East meets West : Celebrating Spiritual Diversity Report

June 12, 2014

in 2013-2014, Other

Gabriola Ecumenical Society 2014 Forum
East meets West : Celebrating Spiritual Diversity

Friday night May 9, 2014

Nick Halpin spent a year wandering the mountains of Tibet, Nepal, India and Pakistan. He has studied intensively with Lama Gangchen Rinpoche learning various Buddhist practices. Nick is dedicated to the belief that Buddhism offers an effective means to enhance our human potential. Nick shared some of what he has experienced with the participants both in his talk and with his many amazing photographs. The Noble Eightfold Path is one of the principal teachings of the Buddha, who described it as the way leading to the cessation of suffering and the achievement of self-awakening. It is used to develop insight into the true nature of phenomena (or reality) and to eradicate greed, hatred, and delusion. Nick pointed out that in life sometimes we need to make changes, different choices and let go of attachment.

Nick read Portia Nelson’s poem “Becoming” [a highly popular self-help and recovery text]

  1. I walk down the street. There is a deep hole in the sidewalk. I fall in. I am lost ... I am helpless. It isn't my fault. It takes me forever to find a way out.
  2. I walk down the same street. There is a deep hole in the sidewalk. I pretend I don't see it. I fall in again. I can't believe I am in the same place. But it isn't my fault. It still takes a long time to get out.
  3. I walk down the same street. There is a deep hole in the sidewalk. I see it is there. I still fall in ... it's a habit. My eyes are open. I know where I am. It is my fault. I get out immediately.
  4. I walk down the same street. There is a deep hole in the sidewalk. I walk around it.
  5. I walk down another street.

Nick and his family with the aid of a DVD lead us through a series of healing and meditative actions and movements. Nick’s talk was enlightening, educational, motivational and inspiring.

Saturday Morning May 10, 2014

Pandit Tejomaya is a Hindu priest in the 5,000 year old lineage of Himalayan Yoga Masters. In a previous life as Brother Timothy, he was trained in the Roman Catholic Dominical Order of Preachers. Tejomaya offered an exploration of Jesus from the ancient Hindu perspective. Hinduism was introduced into the English language in the 19th century to denote the religious, philosophical, and cultural traditions native to India. Tejomaya’s presentation about his life’s journey followed on what we had learned about Buddhism the night before with Nick. Tejomaya’s told how his Christian training gave him a different perspective on his Hindu studies. We explored how meditation and centering prayer becomes a middle path. There is a Christ consciousness and divine potential in us all. Divinity is universal.  Ignorance, absence of knowledge, fear, evil and attachment become aversions that colour our humanness.  Challenge: Any act through word or deed that is exclusive is not divine but human. Our Goal should be to achieve a divine level [the path]. Question: What do you control? Answer: Individual decisions. We can’t control other people. We should try to lead by peaceful example. Love with no expectations. The difficulty in life is not punishment. Sin is destructive without God. There is truth in the meeting of opposites. Black should meet White. There are two kinds of knowing through the head and the heart.  Love is a relationship. Trinity is not two or one but a relationship. We chanted to music expertly played on Tejomaya’s sitars.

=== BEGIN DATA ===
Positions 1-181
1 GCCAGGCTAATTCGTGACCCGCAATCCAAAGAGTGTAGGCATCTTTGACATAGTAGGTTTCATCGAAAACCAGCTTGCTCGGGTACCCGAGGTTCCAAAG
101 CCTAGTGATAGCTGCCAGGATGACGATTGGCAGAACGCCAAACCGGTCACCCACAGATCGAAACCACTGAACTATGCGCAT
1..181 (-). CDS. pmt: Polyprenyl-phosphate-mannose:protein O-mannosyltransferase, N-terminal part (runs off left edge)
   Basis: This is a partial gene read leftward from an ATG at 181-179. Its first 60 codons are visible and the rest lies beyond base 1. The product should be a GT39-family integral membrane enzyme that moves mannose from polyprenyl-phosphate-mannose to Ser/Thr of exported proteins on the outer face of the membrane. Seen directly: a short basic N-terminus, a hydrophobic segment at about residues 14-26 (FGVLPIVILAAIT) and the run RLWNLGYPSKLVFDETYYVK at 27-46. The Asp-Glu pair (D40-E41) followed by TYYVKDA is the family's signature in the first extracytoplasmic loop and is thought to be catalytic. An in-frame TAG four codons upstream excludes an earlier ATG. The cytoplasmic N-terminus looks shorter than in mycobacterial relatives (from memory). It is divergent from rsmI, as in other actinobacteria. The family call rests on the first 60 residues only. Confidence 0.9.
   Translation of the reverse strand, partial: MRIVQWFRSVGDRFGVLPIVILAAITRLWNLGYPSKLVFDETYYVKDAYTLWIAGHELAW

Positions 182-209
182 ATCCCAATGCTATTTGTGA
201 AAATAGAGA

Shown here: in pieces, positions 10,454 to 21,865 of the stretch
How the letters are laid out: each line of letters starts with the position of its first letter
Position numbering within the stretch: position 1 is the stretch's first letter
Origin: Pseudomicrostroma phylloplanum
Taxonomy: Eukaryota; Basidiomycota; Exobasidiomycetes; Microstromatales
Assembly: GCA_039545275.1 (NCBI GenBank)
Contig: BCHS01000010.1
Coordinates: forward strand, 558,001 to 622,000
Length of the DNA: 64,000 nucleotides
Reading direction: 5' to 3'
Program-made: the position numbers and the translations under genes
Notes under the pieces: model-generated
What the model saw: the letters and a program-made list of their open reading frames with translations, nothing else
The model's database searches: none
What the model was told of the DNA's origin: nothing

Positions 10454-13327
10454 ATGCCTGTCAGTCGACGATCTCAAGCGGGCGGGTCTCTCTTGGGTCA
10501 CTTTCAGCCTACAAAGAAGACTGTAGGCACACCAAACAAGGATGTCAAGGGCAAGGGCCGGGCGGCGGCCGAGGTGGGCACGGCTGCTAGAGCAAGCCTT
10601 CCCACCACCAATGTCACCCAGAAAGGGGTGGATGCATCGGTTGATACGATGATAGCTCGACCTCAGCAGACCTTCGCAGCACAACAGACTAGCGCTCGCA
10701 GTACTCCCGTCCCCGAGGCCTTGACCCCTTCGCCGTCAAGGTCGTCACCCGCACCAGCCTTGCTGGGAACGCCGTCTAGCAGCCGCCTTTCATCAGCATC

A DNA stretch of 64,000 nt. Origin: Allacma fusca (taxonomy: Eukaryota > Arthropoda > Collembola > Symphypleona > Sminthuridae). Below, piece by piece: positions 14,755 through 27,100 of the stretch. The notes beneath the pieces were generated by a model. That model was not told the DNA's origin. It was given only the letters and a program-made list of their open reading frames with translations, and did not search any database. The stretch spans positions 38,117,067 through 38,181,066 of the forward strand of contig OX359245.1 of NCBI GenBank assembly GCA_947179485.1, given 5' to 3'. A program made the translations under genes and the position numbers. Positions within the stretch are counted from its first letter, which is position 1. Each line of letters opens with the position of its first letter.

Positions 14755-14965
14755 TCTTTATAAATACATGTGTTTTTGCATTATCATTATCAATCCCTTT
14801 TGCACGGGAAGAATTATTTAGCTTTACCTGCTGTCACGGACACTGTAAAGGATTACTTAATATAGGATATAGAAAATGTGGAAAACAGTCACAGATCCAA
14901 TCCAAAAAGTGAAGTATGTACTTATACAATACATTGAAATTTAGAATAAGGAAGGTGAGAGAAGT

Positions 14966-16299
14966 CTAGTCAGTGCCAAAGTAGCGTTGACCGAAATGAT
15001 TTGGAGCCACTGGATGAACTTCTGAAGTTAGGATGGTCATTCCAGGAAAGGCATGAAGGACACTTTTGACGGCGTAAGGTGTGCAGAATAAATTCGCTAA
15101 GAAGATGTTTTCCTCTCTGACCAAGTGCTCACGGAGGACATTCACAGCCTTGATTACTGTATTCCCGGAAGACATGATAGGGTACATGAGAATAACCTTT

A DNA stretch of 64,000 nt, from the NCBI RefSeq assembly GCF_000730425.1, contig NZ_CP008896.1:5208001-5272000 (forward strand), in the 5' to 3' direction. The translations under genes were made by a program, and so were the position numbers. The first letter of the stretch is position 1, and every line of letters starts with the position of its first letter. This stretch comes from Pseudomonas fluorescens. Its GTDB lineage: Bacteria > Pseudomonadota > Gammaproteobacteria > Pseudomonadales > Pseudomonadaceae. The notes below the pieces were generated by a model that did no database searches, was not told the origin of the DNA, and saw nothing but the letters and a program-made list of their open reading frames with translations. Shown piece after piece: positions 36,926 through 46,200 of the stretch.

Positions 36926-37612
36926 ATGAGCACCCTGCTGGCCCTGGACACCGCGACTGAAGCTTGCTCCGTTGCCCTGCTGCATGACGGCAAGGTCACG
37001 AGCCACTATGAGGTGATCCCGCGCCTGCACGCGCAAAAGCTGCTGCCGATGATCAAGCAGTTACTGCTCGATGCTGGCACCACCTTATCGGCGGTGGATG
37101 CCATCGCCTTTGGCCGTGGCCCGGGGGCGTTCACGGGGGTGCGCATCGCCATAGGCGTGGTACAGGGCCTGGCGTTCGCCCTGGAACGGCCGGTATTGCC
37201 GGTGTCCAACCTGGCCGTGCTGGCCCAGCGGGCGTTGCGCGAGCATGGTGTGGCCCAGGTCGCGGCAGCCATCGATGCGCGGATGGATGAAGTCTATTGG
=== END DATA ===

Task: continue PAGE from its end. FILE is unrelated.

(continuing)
Through Tejomaya’s presentation the atmosphere of the east and Hinduism was brought to life for the forum participants through word, chanting and music.

 

Saturday Afternoon

Shelagh Huston a former Quaker and now an Anglican Deacon told us how Eastern and world religions have had an influence on the development of Shelagh’s Christian point of view. We looked at what were the common threads and how community and unitive consciousness interconnected both east and west. A DVD about Bede Griffiths: a British-born Benedictine monk who lived in ashrams in South India and became a noted yogi. Griffiths was a part of the Christian Ashram Movement. He became a leading thinker in the development of the dialogue between Christianity and Hinduism. Inter-spirituality can be inclusive and ecumenical.  Shelagh explored with us the importance of community and the necessity of compassion, reconciliation and service. Her concluding dissertation on why she was a Christian was insightful and a revelation for us all.

The combination of the three Forum speakers and how the threads of each journey became intertwined to show us all how East meets West. Another extremely successful Gabriola Society Ecumenical Forum.

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